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our guests are back to tell us what they think you should know this week. what this week -- >> what's hot in ethics this week? >> obviously, the mississippi -- has made that a hot topic. i mean, there's a lot of issue still around that don't get talked about. i mentioned climate change and the question i wanted to ask jon huntsman. i think that's a moral issue. foreign aid is another thing. when people are talking about budget cuts, they team so imagine that foreign aid is a large proportion of the budget. it's 1% and if you do cut it, people are concerned about life if you do cut it. you are consigning more babies to die because without providing basic healthcare, unicef says
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7.6 million children under five die every year from avoidable poverty-related causes. our foreign aid is not as effective as it could be. but it's helping to reduce that effort. that's a big moral issue. >> they should think about the fact that it's fascinating to watch republicans demagog against foreign aid and say their support of israel is invaluable. of course, israel is the biggest recipient of that 1%. >> robin wells, what should people know as we head into the week? >> i'd like to quickly try and dispel information about increasing taxes. the republicans have tried to paint obama as the big increase our taxes and how this will destroy the economy. the fact is that among advanced nations, we are greatly undertaxed. of course, you dooent want to put taxes on working people, middle class people struggling right now. there's no reason were why we can't raise taxes on people making more than a million dollars.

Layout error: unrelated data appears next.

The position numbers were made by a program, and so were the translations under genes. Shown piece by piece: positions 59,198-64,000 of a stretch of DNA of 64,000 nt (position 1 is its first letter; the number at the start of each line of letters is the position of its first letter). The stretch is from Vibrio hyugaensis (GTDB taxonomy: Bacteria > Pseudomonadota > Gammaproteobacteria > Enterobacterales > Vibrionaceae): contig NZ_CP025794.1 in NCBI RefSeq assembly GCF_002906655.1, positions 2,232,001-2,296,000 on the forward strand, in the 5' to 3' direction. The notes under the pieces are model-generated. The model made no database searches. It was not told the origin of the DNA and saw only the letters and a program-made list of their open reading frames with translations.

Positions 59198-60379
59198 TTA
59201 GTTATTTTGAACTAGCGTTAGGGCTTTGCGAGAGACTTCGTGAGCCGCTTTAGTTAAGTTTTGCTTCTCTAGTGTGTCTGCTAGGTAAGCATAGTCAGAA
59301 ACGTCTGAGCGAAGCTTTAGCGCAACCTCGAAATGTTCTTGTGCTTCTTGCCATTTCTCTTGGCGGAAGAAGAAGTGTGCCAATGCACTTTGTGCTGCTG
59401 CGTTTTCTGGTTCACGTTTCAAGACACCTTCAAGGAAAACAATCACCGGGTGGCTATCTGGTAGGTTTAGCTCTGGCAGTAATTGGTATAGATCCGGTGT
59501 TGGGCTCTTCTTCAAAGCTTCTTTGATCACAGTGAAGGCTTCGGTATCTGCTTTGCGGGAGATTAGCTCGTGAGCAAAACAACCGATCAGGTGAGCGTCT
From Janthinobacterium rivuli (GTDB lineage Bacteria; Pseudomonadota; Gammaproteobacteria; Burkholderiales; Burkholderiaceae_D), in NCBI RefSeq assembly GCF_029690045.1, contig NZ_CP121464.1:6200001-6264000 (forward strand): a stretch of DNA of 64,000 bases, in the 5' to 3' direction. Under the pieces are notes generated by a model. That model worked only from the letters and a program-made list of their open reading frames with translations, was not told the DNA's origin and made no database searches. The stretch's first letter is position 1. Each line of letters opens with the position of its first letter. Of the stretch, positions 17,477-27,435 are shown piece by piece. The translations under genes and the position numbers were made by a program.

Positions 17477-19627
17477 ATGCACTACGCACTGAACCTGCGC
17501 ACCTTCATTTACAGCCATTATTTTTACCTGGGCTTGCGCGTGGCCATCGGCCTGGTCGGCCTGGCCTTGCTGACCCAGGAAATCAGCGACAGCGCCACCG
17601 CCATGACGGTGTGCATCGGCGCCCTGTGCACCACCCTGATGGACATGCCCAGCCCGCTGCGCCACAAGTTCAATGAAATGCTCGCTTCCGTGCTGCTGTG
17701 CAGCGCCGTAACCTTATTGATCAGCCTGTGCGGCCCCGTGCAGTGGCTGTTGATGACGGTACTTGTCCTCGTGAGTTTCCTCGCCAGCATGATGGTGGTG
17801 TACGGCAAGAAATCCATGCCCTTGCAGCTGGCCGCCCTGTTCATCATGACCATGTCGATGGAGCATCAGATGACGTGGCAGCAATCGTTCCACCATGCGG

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you' the lion's share has gone to the upper 1% and more so the .01%. people in the lower income ranges, particularly working people and poor people, have actually seen their incomes decline the past few years. that's the first time this has happened since the great depression. vast income equality. >> we need to institute a transactions tax on financial transactio transactions. >> it's an issue with -- >> a tiny tax. but on billions of dollars. will have no effect on financial transactions because it's too small for the agents to see. but it can raise vast amounts of money. more money than taxing millionaires. >> it would have the benefit of taxing an activity which can be harmful. algorithm mick trading, thousands of trades per second. it will make that more costly.